But, he continued, “I feel that [Kennedy] inherited a difficult situation; I don’t think a President of the United States is every really free, and I believe Kennedy is at present feeling the impact of this lack of freedom. I also believe he now understands the extent to which he has been misled, especially, for example, on Cuban reaction at the time of the attempted Bay of Pigs invasion.”

He told Daniel: “I cannot help hoping that a leader will come to the fore in North America (why not Kennedy, there are things in his favour!), who will be willing to brave unpopularity, fight the corporations, tell the truth and, most important, let the various nations act as they see fit. Kennedy could still be this man.”


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Reply OPINION: JFK's Secret Negotiations with Fidel (Original post)
Judi Lynn Jul 14 OP
ArizonaLib Jul 14 #1
Judi Lynn Jul 14 #2
Judi Lynn Jul 14 #4
Judi Lynn Jul 14 #3

Response to Judi Lynn (Original post)

Wed Jul 14, 2021, 12:58 AM

1. This was a good, interesting read

No wonder republicans are jealous of the Kennedys. JFK and RFK very smart.

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Response to Judi Lynn (Original post)

Wed Jul 14, 2021, 02:39 AM

2. Kennedy Sought Dialogue with Cuba

Kennedy Sought Dialogue with Cuba


Oval Office Tape Reveals Strategy to hold clandestine Meeting in Havana; Documents record role of ABC News correspondent Lisa Howard as secret intermediary in Rapprochement effort

Posted - November 24, 2003

Washington D.C. - On the 40th anniversary of the assassination of John F. Kennedy, and the eve of the broadcast of a new documentary film on Kennedy and Castro, the National Security Archive today posted an audio tape of the President and his national security advisor, McGeorge Bundy, discussing the possibility of a secret meeting in Havana with Castro. The tape, dated only seventeen days before Kennedy was shot in Dallas, records a briefing from Bundy on Castro's invitation to a U.S. official at the United Nations, William Attwood, to come to Havana for secret talks on improving relations with Washington. The tape captures President Kennedy's approval if official U.S. involvement could be plausibly denied.

The possibility of a meeting in Havana evolved from a shift in the President's thinking on the possibility of what declassified White House records called "an accommodation with Castro" in the aftermath of the Cuban Missile Crisis. Proposals from Bundy's office in the spring of 1963 called for pursuing "the sweet approach…enticing Castro over to us," as a potentially more successful policy than CIA covert efforts to overthrow his regime. Top Secret White House memos record Kennedy's position that "we should start thinking along more flexible lines" and that "the president, himself, is very interested in [the prospect for negotiations]." Castro, too, appeared interested. In a May 1963 ABC News special on Cuba, Castro told correspondent Lisa Howard that he considered a rapprochement with Washington "possible if the United States government wishes it. In that case," he said, "we would be agreed to seek and find a basis" for improved relations.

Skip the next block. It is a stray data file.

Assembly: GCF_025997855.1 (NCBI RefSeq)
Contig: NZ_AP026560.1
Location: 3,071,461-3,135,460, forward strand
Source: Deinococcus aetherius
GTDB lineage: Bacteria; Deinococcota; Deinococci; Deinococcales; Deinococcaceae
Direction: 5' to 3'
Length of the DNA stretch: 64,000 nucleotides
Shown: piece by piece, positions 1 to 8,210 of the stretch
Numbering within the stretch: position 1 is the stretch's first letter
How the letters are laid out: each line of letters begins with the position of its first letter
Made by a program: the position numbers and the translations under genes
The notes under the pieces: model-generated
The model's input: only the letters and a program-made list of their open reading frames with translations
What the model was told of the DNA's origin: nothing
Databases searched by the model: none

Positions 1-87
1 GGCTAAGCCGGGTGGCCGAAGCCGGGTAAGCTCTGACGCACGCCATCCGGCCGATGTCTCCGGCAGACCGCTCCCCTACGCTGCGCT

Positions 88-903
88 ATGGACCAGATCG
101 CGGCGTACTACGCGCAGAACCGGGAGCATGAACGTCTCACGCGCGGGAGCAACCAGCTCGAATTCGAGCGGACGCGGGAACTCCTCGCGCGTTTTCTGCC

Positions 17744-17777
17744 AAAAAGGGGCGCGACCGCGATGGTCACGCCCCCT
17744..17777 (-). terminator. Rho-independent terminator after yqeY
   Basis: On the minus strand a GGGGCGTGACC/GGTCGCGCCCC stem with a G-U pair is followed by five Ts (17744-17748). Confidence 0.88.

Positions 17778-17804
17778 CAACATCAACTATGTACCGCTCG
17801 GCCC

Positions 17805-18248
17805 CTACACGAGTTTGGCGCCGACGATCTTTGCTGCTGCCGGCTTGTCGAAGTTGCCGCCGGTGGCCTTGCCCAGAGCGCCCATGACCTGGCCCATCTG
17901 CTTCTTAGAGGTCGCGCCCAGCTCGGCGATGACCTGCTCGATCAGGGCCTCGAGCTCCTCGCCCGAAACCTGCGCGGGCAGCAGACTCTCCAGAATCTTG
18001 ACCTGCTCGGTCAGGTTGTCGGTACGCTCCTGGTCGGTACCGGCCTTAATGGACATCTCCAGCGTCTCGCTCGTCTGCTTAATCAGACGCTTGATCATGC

The untold story of the Kennedy-Castro effort to seek an accommodation is the subject of a new documentary film, KENNEDY AND CASTRO: THE SECRET HISTORY, broadcast on the Discovery/Times cable channel on November 25 at 8pm. The documentary film, which focuses on Ms. Howard's role as a secret intermediary in the effort toward dialogue, was based on an article -- "JFK and Castro: The Secret Quest for Accommodation" -- written by Archive Senior Analyst Peter Kornbluh in the magazine, Cigar Aficionado. Kornbluh served as consulting producer and provided key declassified documents that are highlighted in the film. "The documents show that JFK clearly wanted to change the framework of hostile U.S. relations with Cuba," according to Kornbluh. "His assassination, at the very moment this initiative was coming to fruition, leaves a major 'what if' in the ensuing history of the U.S. conflict with Cuba."


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Response to Judi Lynn (Reply #2)

Wed Jul 14, 2021, 03:40 AM

4. Obama's Cuba Policy: The Top Secret History Behind the Historic Breakthrough in U.S.-Cuban Relations

(Very informative speech by Peter Kornbluh, who spoke well before the Orange former guy stomped into the White House)

Obama’s Cuba Policy: The Top Secret History Behind the Historic Breakthrough in U.S.-Cuban Relations
Feb 24, 2015

Watson Institute for International and Public Affairs
48K subscribers

Peter Kornbluh, Senior Analyst at the National Security Archive, has worked at the Archive since April 1986. He currently directs the Archive's Cuba and Chile Documentation Projects. He was co-director of the Iran-contra documentation project and director of the Archive's project on U.S. policy toward Nicaragua. From 1990-1999, he taught at Columbia University, as an adjunct assistant professor of international and public affairs.